Back in September, BirdNote began following a tiny Wilson's Warbler as it migrated south to the tropics. We visited the warbler again in December, on its wintering grounds on a shade-grown coffee farm in Belize. As April arrives, the sprightly bird is migrating northward, with males typically preceding females.
BorealBirds.org is working to protect this bird and all migratory birds.
Welcome Back, Wilson’s Warbler
Written by Bob Sundstrom
This is BirdNote!
Back in September, BirdNote began following a tiny Wilson’s Warbler as it migrated south from the Pacific Northwest to the tropics. We visited the warbler again in December, on its wintering grounds on a shade-grown coffee farm in Belize. [Call notes of Wilson’s Warbler]
As April arrives, the sprightly yellow bird with the black cap is migrating northward. Flying at night, it may cover hundreds of miles a night with a good tailwind. Under the cover of darkness, the warbler avoids encounters with hawks. And the night-time atmosphere is less turbulent. The warbler spends days foraging on the spring flush of insects – often several days in one area – restoring the energy needed for the long journey north. It may migrate in loose association with small numbers of other Neotropical migrants such as vireos, flycatchers, and other warblers.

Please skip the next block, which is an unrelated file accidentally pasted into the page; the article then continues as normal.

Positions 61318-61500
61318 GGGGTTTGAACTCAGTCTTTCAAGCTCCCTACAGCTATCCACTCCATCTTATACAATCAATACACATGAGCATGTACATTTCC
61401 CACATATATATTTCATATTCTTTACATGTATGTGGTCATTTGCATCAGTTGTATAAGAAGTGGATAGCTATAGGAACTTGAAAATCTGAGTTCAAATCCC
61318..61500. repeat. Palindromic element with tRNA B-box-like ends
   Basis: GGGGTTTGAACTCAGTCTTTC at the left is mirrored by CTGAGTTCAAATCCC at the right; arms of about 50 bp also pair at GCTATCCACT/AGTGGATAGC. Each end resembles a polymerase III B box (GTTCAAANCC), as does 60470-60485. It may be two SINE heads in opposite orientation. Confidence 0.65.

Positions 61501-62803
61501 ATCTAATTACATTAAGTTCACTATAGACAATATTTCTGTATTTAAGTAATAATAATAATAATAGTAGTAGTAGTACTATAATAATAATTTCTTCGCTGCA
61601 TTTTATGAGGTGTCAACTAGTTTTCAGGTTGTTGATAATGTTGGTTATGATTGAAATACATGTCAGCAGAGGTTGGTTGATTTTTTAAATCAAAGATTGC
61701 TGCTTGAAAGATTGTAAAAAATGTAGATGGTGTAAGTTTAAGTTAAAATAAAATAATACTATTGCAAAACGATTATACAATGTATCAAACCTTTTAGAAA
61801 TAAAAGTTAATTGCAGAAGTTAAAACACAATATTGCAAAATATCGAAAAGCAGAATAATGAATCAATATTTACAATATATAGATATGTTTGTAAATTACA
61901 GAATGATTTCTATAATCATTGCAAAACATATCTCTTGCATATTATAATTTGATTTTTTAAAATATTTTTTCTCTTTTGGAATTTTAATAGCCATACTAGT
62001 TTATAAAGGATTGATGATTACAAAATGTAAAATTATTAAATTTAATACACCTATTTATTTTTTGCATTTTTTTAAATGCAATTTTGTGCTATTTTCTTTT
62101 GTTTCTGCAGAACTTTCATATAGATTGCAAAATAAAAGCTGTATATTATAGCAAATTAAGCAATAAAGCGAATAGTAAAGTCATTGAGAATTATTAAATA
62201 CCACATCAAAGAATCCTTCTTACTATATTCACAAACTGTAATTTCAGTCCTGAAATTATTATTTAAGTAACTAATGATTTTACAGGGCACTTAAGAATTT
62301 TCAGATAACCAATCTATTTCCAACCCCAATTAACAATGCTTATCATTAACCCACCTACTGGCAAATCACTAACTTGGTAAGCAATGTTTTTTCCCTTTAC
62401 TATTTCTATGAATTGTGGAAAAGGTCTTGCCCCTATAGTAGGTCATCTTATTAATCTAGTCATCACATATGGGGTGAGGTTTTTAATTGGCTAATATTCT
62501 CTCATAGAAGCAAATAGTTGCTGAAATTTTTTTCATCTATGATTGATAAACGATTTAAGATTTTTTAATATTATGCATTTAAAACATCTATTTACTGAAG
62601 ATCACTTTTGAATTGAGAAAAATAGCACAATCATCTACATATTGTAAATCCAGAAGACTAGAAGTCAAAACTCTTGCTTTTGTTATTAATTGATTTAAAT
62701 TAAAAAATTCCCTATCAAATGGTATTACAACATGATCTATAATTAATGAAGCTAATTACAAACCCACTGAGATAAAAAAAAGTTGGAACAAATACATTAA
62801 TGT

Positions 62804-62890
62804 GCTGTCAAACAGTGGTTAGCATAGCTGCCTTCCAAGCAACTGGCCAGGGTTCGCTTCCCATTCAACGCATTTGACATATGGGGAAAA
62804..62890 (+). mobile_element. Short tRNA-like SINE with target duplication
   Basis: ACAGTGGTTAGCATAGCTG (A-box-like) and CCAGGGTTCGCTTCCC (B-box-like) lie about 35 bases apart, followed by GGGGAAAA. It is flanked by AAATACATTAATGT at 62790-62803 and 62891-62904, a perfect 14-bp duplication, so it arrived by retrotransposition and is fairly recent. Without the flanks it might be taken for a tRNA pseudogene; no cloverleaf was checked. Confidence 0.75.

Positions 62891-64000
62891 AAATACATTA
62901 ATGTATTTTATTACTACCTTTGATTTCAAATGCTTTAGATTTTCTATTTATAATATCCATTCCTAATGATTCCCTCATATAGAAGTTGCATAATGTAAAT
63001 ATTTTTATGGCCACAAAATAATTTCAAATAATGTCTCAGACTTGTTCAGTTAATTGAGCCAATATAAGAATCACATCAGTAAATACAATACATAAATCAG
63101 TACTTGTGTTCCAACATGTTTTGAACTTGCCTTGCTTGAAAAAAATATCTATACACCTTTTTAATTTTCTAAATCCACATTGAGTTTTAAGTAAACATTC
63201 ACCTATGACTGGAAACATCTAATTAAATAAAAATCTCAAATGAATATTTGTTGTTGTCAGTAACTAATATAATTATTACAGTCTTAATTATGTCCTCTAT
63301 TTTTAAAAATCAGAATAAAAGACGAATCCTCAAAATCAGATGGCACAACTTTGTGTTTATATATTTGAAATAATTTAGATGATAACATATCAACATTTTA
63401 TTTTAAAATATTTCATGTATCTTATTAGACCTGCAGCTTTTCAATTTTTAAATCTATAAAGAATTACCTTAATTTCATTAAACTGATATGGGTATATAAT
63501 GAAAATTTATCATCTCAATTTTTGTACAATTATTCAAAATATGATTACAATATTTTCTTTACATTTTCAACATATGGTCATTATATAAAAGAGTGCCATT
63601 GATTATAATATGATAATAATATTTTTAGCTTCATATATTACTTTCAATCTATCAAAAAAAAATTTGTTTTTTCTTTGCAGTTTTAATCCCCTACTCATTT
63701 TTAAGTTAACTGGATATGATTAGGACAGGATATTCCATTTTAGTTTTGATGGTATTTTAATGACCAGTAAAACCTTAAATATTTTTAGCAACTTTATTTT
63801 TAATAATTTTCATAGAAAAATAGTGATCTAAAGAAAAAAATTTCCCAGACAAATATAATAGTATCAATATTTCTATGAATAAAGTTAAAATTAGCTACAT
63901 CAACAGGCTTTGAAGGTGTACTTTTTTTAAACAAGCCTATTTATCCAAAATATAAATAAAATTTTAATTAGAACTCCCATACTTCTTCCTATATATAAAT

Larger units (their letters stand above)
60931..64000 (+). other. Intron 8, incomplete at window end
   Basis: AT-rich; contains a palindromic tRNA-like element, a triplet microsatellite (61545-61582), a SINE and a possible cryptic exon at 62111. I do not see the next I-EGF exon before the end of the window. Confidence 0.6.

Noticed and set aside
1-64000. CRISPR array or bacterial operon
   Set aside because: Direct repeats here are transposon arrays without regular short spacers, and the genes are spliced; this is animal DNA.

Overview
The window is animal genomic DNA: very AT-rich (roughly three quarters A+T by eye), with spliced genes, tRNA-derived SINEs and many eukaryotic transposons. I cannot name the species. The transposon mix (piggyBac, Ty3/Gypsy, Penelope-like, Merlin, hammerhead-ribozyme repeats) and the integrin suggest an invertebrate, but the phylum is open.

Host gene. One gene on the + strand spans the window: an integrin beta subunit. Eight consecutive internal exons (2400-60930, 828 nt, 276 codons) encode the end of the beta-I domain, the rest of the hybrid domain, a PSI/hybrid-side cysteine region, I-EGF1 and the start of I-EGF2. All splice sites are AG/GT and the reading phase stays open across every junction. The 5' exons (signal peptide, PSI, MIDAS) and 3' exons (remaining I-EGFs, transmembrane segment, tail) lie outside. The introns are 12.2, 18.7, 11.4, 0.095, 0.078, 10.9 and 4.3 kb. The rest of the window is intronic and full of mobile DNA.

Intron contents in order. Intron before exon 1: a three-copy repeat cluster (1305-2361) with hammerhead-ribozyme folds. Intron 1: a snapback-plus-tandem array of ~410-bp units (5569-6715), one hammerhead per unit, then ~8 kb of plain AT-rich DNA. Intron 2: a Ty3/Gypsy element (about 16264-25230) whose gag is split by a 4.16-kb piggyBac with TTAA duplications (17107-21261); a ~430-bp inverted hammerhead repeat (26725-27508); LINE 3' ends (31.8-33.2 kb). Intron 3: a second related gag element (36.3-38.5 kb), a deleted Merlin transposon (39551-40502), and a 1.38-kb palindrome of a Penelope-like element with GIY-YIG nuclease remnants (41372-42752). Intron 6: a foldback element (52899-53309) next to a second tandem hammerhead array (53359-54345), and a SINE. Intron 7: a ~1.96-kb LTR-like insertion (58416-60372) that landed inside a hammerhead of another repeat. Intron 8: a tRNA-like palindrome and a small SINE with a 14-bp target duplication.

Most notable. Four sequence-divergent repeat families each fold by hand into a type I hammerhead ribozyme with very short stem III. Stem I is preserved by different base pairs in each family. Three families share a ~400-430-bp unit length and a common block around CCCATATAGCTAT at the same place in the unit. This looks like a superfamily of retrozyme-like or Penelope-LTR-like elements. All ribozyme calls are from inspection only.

[Wilson’s Warbler song] Males typically precede females northward. When they arrive at their breeding grounds, they immediately begin to sing on nesting territories to attract mates. [Wilson’s Warbler song] Often they return to the very same patch of low shrubby habitat they have occupied in previous years. [Wilson’s Warbler song]
To learn more about protecting and enhancing habitat for birds and all wildlife, come to BirdNote.org.
Audio of Wilson’s Warbler provided by The Macaulay Library at the Cornell Lab of Ornithology, Ithaca, New York. Call recorded by C. Hanks. Song recorded by T.G. Sander.
Producer: John Kessler
Executive Producer: Chris Peterson
© 2010 Tune In to Nature.org April 2010
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